Probably like many others in environmental education and related fields, we had not heard that much about Pokemon Go until a few weeks ago. Then suddenly we were scrambling to learn more about it and how it may affect educational facilities and programs.
It all started on July 8th with a #NCNatureFriday tweet about the N.C. Museum of Art Park. We had no idea what a Pokestop was...So we looked it up and thought, "Hmmm, what effect will this game have on nature centers, parks, science museums and environmental education programs?" Will it be the next geocaching?" We had no idea it would catch on so quickly.
The following Monday, probably half or more of the Tweets in our feed were about Pokemon Go. And it didn't take parks, museums, gardens, nature centers and other sites associated with environmental education and outdoor exploration to recognize the potential of, or at least the need to address, the new phenomenon.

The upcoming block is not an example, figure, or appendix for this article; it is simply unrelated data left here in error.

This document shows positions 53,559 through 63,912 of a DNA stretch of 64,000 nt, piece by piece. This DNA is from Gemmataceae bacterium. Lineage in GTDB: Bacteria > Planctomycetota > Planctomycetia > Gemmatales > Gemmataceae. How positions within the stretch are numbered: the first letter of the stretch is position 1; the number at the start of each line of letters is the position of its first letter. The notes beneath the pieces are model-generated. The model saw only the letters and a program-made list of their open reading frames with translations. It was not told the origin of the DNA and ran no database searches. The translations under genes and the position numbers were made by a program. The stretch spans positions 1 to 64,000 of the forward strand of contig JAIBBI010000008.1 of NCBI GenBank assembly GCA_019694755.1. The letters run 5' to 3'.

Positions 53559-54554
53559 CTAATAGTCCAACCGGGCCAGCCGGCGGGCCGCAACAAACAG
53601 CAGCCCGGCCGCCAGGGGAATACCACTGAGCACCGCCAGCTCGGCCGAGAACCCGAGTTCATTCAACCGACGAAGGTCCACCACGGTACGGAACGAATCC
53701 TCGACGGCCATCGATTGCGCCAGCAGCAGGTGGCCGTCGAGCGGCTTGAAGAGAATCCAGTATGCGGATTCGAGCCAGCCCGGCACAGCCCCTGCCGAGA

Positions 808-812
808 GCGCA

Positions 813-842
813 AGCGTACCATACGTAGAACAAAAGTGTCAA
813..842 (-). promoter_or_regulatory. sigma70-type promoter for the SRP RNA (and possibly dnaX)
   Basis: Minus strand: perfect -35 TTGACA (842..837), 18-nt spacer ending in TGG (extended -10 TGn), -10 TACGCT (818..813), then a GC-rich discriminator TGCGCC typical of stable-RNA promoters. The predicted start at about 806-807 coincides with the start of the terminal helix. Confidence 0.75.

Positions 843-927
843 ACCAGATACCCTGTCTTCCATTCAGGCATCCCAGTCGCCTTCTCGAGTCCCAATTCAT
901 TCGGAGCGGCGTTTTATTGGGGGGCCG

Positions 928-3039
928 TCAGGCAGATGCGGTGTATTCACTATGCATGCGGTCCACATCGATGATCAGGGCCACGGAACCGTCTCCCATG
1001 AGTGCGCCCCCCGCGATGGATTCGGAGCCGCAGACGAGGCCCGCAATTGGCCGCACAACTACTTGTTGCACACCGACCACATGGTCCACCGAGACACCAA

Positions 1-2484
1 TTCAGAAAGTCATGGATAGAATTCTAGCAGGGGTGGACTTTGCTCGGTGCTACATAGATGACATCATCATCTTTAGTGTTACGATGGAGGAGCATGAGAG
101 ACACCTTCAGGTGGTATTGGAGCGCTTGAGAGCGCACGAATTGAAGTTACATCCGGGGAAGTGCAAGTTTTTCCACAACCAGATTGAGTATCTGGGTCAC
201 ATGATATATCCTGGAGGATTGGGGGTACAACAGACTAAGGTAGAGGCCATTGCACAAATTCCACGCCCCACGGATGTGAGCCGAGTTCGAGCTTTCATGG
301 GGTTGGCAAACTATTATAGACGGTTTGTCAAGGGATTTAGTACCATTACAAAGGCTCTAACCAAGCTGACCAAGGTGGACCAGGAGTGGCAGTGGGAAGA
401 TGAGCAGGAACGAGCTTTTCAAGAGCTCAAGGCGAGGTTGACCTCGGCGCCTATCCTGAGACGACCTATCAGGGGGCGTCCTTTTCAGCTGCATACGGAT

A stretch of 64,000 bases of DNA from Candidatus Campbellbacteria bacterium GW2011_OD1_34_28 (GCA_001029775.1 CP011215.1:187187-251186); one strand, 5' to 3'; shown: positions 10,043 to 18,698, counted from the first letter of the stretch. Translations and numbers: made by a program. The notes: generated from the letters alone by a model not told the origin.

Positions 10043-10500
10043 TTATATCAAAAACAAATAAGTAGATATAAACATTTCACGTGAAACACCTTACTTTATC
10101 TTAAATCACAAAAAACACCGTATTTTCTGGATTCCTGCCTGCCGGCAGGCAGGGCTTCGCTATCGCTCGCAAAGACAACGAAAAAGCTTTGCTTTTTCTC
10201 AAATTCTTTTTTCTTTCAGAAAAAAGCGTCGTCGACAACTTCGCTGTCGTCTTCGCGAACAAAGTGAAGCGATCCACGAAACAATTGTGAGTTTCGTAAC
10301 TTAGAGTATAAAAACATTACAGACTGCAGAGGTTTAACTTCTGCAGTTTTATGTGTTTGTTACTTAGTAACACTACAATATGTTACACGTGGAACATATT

Many sites are trying to work with the Pokemon Go craze in positive ways - keeping within their mission and combining the interest in the game with connections to real nature. But of course, there are the obvious concerns of even more technology coming between individuals and the natural world. Also, what will be the impact of visitors coming to parks, nature centers, and other outdoor educational venues to play the game?
We wanted some perspectives on the game from some North Carolina venues, so we did an informal survey of North Carolina environmental education centers (which includes parks, museums, botanical gardens, etc).